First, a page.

This review first appeared in the journal Milestones: Commentary on the Islamic World on March 1, 2017
Rian Thum, The Sacred Routes of Uyghur History, Harvard University Press, 2014, 336 pp.
Historical scholarship on the Uyghurs often focuses on the imperial ambitions of the states that surrounded Chinese Central Asia and, in turn, the political intrigue that surrounded the emissaries of those states. Instead of asking how Uyghurs themselves imagined their community, these studies focus on relations of conquest and resistance and the gravity of wealth and power. Of course, the colonial domination of the Uyghurs is an important part of their history, but it is not the beginning of their story.
Rian Thum’s work seeks to amplify how Uyghurs themselves imagined their community prior to the state, prior to modernity, perhaps even prior to Islam.
Drawing on an ethnography of oral traditions and an extensive archive of sacred texts from shrines across the Uyghur homeland, Rian Thum’s work does something different. It seeks to amplify how Uyghurs themselves imagined their community prior to the state, prior to modernity, perhaps even prior to Islam. In essence, Thum is arguing that the identifications of the Uyghurs are not centered around a national imaginary or ethnic community, but rather it was articulated through the oral recitation and amendment of sacred texts during pilgrimages to the shrines of the “bringers of Islam” (wali). Since the arrival of Islam in the tenth century (and perhaps even before this), the telling of the stories of mythic heroism and morality tales have functioned as a kind of collective memory that, in turn, has constituted, what I refer to below, as an “indigenous sovereignty” made up of social ties to land and to a constellation of people.
In Thum’s telling of this story, a lifeworld appears without being explicitly labeled as Islamic. He argues that the Turkic people that today have come to be identified as Uyghurs in fact have a complex history of attachment to land and to faith. The texts that were recited and amended during shrine pilgrimages served as founding myths that rooted people in place, much as centralized Islamic political, legal and religious formal institutions shaped contemporaneous Islamic societies elsewhere. The geographic and political isolation of the Turkic population of Chinese Central Asia coupled with pre-Islamic animist knowledge systems allowed shrines to function as informal institutional opportunities for popular participation in communal authorship. Thum argues that this performative aspect of Uyghur Islamic cultural life led to a powerful fixing of meaning to points in space (123). Sacred spaces and the practices associated with them thus tied people to the earth and to each other in profound ways. Through this, an element of timelessness was built into places in the landscape of the desert. Places themselves became sacred, not merely sites of first encounter with a new religious system. This place-edness made the production of history extremely intimate. Through this process history was made and the personal was bound to the earth; the past came to be understood as imminent in the present. In practice, the shaykhs who tell the stories of the heroes of the past, and the pilgrims who listen and question their telling, came to understand themselves as conduits of sacred history.
Some shaykhs still know the stories, as Thum shows us through beautifully rendered ethnographic vignettes, but much of the richness of Uyghur connections to the land and the sacred past has been lost through the ongoing process of Chinese settler colonialism.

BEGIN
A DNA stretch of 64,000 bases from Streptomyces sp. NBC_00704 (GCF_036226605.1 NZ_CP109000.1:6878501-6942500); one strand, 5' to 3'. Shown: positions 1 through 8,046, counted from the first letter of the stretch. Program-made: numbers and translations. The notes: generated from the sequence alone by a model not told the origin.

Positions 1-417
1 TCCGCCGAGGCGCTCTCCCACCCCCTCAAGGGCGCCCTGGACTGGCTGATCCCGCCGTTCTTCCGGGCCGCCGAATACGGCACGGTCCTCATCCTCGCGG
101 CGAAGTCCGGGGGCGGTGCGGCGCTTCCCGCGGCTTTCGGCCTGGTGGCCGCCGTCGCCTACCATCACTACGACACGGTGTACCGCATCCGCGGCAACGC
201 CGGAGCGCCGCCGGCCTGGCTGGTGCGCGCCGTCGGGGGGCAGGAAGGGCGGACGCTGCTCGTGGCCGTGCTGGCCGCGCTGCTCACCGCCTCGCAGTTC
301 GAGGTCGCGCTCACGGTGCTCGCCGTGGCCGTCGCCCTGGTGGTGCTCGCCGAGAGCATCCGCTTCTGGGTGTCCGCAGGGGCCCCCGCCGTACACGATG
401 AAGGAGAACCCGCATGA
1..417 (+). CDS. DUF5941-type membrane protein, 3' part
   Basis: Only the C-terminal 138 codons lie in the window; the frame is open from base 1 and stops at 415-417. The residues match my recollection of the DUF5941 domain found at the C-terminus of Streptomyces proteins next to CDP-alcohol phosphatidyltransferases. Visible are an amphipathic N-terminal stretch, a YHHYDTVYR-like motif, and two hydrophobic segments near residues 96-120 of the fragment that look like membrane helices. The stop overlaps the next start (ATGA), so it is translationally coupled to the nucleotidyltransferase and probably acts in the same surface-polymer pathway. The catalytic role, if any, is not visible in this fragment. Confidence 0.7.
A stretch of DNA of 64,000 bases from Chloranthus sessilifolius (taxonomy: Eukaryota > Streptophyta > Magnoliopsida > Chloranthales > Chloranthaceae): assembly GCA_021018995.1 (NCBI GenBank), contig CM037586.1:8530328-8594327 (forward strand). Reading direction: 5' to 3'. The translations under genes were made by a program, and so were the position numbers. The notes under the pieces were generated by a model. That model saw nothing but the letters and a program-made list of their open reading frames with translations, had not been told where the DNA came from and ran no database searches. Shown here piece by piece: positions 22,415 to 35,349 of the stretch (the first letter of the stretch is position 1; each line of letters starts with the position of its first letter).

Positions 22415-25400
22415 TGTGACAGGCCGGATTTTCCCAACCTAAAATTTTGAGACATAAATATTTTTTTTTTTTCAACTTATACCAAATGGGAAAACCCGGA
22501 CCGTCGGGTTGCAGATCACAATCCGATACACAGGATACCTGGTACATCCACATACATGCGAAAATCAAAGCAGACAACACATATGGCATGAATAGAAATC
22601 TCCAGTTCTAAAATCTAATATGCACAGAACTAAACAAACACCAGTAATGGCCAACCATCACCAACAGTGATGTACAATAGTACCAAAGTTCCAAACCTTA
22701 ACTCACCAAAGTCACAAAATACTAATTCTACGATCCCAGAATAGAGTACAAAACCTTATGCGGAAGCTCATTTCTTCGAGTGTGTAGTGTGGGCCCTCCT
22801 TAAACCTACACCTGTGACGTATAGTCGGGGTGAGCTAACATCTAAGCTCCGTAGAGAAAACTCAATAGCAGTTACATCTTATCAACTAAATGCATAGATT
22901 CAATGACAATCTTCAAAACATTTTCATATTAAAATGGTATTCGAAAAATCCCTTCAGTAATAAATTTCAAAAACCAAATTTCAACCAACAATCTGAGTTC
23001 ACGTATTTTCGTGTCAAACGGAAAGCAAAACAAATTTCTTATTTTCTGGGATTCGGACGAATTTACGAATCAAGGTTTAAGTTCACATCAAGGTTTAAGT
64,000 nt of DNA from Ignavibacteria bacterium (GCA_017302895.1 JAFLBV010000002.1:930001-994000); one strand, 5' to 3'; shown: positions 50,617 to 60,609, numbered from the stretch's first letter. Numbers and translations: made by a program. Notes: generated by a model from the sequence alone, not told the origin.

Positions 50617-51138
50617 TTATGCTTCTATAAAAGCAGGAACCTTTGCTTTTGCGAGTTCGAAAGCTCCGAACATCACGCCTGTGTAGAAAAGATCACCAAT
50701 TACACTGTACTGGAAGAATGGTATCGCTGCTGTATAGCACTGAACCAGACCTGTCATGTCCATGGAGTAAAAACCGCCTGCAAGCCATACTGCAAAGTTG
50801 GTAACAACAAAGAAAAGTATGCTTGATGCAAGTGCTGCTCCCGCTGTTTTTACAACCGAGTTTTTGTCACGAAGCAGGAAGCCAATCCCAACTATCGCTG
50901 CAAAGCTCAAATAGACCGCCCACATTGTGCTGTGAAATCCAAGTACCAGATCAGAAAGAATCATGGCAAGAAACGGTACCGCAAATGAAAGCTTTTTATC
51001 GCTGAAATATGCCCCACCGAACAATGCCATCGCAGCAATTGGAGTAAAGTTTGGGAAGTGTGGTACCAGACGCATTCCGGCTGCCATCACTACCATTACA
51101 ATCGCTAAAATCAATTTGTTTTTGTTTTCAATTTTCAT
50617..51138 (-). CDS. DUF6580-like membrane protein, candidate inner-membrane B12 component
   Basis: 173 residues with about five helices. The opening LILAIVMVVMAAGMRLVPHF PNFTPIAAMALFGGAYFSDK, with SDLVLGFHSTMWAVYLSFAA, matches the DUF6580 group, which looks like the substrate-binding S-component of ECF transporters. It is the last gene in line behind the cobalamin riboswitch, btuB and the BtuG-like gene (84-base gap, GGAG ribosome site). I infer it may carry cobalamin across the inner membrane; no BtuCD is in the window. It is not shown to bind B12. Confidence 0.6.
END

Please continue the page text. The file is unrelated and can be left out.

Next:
Throughout the second half of the book Thum argues that the arrival of the modern nation state in the late nineteenth century had a deep impact on the Uyghur relationship to shrines. A new emphasis on literacy and other practices of knowledge production, profoundly altered the way Uyghurs began to conceptualize their position in the modern system of nation states. Not only did the state begin to control access to shrines and regulate the authority of those who care for them, new technologies and genres of communication began to fragment an indigenous reading of the past. Thum shows how in the 1930s and 1940s, around the time of the founding of the first East Turkistan Republic, Uyghur politicians used newspapers to circulate Soviet and Chinese inspired forms of nationalist Uyghur recognition. Skipping ahead to the 1980s, he notes how sacred myths of Uyghur Islamic history were taken up again in historical novels that reflected the socialist realist ethos of what had then become part of the People’s Republic of China. The heroism of the “bringers of Islam” still circulates, but now it has been shaped by modernist politics and much of the participatory nature of communal story telling has been lost. Some shaykhs still know the stories, as Thum shows us through beautifully rendered ethnographic vignettes (21-22), but much of the richness of Uyghur connections to the land and the sacred past has been lost through the ongoing process of Chinese settler colonialism.
Thum is making a number of valuable contributions to the anthropology of Islam through this work. In the broadest sense he makes us consider the importance of internal migration and storytelling as a means of forming an Islamic society without the hegemonic force of formal Islamic institutions, prior to modernization and the presence of imperial powers. Reading this through the lens of Native American scholarship on decolonization, I see the social formation that Thum is describing as a form of indigenous sovereignty, or land-based claims to local authority. This sovereignty does not depend on recognition from a nation-state, the disciplining effect of dominant Islamic discourses, or the mass-circulation of print media. Sovereignty, or what Thum refers to as “identity,” can exist in other ways.